Getting the very smoothest finish on your Worbla to achieve the best possible metallic paint effect is a multi-step process. The wonderful Anathiell broke down how she achieved her fantastic gold accessories for her Vincent Valentine costume in this video below. Photo above by Jola.
We’ve seen some amazing finishes coming from customers using the Goldwax by Pebeo, and this video from Pretzl Cosplay shows the process she used to paint her bow with acrylics and Goldwax on her bow made from Black Worbla.
AllieCat Art and Cosplay shared this great tutorial on how to achieve the look of her painted armor for her Lieutenant Allison Jakes from Privateer Press: Warmachine which you can see the build gallery of here.
What I used:
Iwata Studio Series Smart Jet air compressor
Iwata Eclipse Gun
Rust-Oleum Black Primer Spray Paint
Createx Airbrush Paints
FolkArt Acrylic Paints
LePage Wood glue
*I mixed the Createx and P3 together for the perfect shades of Cygnar Blue/Yellows
1. Before painting your armor piece be sure to clean the surface of any remaining residues. For the damage/scratches use a hot knife to cut into the worbla at random and be careful not to cut too deep. PSA: If you’re not sure if it’s on *DO NOT TOUCH IT* A good way to test is flicking a bit of water on it to see if it sizzles =]
2. To begin priming your piece smooth I used 4 layers of woodglue. *The advantages to wood gluing is that the drying time is much faster but you can’t sand it while Gesso takes longer to dry and requires more coats but can be sanded. It can also be used in combination but whatever your preference is will work fine!
3. After the wood glue has dried smooth out any lumpy surfaces by wetting your fingers and buffing it out or sanded smooth if you used Gesso.
4. First prime the whole piece black with the Rust-Oleum spray paint as a basecoat.
5. Then switch to the airbrush to create the darker blue base coat and careful to not go too far to the edges to create the black-blue gradient.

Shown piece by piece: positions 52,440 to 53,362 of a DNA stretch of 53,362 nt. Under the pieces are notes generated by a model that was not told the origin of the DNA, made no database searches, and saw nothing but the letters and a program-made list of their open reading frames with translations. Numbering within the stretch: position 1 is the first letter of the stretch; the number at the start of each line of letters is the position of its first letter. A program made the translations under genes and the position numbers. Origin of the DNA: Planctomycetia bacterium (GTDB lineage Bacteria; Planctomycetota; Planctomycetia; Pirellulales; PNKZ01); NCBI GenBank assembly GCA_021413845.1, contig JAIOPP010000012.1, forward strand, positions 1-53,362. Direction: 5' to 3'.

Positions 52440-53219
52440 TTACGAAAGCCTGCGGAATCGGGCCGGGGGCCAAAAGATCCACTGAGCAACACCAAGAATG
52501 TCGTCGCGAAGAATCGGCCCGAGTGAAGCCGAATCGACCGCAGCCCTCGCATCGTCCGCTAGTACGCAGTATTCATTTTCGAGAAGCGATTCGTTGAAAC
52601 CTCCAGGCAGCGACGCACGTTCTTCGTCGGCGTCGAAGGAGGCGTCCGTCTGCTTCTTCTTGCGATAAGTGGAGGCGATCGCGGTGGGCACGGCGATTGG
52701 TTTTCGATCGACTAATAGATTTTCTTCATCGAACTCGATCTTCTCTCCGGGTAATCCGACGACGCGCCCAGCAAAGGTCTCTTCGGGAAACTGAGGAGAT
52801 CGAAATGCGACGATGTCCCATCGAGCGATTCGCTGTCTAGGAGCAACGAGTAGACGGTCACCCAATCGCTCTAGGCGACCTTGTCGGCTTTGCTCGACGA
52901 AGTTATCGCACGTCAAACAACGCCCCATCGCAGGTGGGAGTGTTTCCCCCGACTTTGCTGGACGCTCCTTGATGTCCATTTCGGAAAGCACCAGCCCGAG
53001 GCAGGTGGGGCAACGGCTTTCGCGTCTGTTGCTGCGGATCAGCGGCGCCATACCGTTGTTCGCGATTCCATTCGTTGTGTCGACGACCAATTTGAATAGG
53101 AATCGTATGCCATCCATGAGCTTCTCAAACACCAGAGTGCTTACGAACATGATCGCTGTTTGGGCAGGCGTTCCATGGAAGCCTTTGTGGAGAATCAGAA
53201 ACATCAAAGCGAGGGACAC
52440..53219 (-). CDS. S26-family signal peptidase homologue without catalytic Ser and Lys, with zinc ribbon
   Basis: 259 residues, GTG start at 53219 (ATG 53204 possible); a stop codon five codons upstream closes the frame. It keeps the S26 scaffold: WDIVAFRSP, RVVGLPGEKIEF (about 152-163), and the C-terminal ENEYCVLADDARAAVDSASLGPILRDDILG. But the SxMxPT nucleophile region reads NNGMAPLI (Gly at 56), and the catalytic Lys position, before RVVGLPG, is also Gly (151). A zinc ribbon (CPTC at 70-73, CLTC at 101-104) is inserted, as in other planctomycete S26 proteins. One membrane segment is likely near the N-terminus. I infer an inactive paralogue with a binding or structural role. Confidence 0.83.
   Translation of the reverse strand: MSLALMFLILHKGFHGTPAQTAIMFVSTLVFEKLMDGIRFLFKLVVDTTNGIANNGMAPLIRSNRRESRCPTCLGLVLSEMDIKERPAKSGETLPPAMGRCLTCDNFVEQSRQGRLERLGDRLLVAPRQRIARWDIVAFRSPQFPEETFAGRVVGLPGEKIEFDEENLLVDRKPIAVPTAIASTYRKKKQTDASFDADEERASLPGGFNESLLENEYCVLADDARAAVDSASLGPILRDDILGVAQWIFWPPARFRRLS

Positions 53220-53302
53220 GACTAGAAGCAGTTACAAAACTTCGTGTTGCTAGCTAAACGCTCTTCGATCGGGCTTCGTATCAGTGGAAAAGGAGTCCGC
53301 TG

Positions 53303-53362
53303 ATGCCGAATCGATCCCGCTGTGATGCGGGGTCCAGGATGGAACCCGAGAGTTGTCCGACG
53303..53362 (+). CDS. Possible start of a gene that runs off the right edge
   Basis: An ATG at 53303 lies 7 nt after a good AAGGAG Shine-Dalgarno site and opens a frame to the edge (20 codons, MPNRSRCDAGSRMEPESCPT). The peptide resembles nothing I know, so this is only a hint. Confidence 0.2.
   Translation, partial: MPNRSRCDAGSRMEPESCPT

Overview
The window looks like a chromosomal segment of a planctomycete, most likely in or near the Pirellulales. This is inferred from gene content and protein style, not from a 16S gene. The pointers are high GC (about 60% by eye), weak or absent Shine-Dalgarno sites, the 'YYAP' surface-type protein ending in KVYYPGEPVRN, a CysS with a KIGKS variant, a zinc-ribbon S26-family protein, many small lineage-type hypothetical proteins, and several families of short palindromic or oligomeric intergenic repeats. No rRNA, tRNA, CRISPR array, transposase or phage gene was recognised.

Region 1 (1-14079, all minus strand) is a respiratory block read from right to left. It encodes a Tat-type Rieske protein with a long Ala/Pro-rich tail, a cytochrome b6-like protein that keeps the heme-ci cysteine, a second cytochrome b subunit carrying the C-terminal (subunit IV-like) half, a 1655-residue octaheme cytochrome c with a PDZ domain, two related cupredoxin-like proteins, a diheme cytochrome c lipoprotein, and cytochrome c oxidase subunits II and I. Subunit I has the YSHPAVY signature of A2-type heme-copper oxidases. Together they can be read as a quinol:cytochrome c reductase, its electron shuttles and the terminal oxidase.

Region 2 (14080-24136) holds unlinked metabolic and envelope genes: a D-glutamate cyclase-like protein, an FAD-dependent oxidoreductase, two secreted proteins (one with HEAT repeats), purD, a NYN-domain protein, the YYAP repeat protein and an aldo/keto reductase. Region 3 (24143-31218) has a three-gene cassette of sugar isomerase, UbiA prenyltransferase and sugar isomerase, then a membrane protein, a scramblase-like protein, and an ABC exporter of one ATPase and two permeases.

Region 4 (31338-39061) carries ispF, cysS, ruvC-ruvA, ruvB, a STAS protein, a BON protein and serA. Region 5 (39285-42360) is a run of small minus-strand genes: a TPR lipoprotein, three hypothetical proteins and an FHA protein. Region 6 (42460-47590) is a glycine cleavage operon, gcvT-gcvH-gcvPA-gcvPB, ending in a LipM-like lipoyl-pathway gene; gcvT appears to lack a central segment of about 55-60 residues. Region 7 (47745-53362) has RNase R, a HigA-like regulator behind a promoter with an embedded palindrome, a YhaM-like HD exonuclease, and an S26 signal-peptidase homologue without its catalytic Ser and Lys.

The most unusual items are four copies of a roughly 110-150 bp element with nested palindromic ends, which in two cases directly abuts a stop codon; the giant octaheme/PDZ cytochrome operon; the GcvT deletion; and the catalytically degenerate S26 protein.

6. After thats done airbrush on a lighter shade of blue as the middle highlight.
7. And then airbrush the white highlights.
8. After the blue is done mask off the inner areas that you want to keep blue with the scotch tape and paper then airbrush the inside edges white.
9. Airbrush black in the corners and create a white-black gradient on both edges.
10. Remove the tape and make sure everything looks nice, don’t worry too much if some paint seeped through cause you can just take care of it in the dry brushing stages. =]
11. At this point all the airbrushing is complete and you can switch over to your Acrylic paints and dry brushes.You can now paint all the detailing bolts and trim silver.
12. Using black drybrush along all the edges and creat a drop shadow around each bolt/all the trim, cleaning up any white around the edges.
13. I then painted the Cygnar crest black and added all the drop shadows around it then painted in the damage/scartches with more black and subtle while/light blue highlights along the edges of the scratches to help make them pop.
14. I carefully painted the crest in with yellow and it took 8 coats to make it really pop.
15. After the crest was done I outlined it again with black to make the edges super crisp and dry brushed in some brown for low lights.
16. To finish it off I dry brushed on a few white highlights to the crest and voila! Painting complete heart emoticon
Now the only thing you have to consider is if you want a gloss, semi-gloss or matte finish to your armor. I personally use Semi-Gloss but it also depends on what kind of armor/prop you’re painting. ^^
**One thing I would advise though is to paint all your armor first to make sure it’s all matching before putting on the final finishes**